On June 24, 2014, Defendants filed a Notice of Removal, removing the instant action to this Court.[2] In their Notice of Removal, Defendants assert that this Court has subject matter jurisdiction over the action pursuant to 28 U.S.C. § 1331 because Plaintiffs' claims arise under the laws of the United States, "specifically the FCRA." Notice of Removal ¶ 4. According to Defendants, the federal Fair Credit Reporting Act "completely preempts" any claim under a Virginia Fair Credit Reporting Act, thereby rendering Count II of the Complaint a federal claim. See id. ¶ 5.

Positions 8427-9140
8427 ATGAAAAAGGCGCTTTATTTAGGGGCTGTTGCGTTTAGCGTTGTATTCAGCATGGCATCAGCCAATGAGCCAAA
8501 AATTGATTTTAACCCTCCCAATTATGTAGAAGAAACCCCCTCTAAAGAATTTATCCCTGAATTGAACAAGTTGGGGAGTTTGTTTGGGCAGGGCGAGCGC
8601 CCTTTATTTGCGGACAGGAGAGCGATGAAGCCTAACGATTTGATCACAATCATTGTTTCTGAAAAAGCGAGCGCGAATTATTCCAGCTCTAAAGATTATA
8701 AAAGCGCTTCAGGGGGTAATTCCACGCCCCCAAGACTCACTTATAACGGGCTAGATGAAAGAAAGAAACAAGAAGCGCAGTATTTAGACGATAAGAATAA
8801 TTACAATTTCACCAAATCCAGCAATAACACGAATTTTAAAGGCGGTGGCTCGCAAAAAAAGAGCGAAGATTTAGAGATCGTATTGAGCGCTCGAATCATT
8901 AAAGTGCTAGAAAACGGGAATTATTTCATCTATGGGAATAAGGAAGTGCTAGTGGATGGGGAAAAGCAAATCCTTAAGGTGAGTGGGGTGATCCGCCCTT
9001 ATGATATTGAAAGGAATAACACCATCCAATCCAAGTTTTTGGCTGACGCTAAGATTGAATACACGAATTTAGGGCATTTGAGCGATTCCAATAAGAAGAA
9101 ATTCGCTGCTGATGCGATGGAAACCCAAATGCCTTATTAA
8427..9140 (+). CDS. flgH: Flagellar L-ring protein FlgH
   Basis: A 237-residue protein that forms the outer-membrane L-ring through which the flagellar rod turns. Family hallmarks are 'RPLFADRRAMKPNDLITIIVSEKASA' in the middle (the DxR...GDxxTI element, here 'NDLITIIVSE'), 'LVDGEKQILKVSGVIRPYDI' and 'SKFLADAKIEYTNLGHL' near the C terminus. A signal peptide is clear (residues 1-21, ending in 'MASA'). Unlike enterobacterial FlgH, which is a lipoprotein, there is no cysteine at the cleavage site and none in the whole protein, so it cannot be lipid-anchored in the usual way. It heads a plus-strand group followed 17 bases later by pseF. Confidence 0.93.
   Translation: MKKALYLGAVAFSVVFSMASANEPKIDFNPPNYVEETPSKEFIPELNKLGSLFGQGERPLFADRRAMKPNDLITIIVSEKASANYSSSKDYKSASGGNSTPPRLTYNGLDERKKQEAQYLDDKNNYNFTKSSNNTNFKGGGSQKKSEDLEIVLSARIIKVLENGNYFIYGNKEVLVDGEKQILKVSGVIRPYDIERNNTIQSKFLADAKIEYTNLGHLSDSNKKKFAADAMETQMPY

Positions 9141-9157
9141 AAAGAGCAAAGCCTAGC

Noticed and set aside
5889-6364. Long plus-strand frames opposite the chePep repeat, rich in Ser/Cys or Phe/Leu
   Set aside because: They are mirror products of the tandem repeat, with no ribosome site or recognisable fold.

On July 3, 2014, Defendants filed their Motion to Dismiss. Defendants argue that the Court should dismiss Plaintiffs' Complaint pursuant to Federal Rule of Civil Procedure 12(b)(6) or, in the alternative, convert their motion into a motion for summary judgment under Federal Rule of Civil Procedure 12(d). Defs.' Mem. Supp. Mot. to Dismiss with Prejudice or, in the Alternative, for Summ. J., & Req. for Att'ys.' Fees at 2, ECF No. 7. In support of their motion, Defendants rely on materials outside the pleadings and argue that Count I fails because Plaintiffs cannot prove that Defendants breached the settlement and release agreement or loan modification agreement, or that Defendants injured them. See id. at 7-8. With respect to Count II, Defendants argue that the Complaint, at most, establishes that Defendants are "furnishers" under the FCRA and that, as such, Plaintiffs' claim fails because the FCRA does not create a private right of action against furnishers based on the facts alleged in the Complaint. See id. at 9. Finally, Defendants contend that they, rather than Plaintiffs under Count III, are entitled to receive reasonable attorneys' fees under the settlement and release agreement. See id. at 10-11.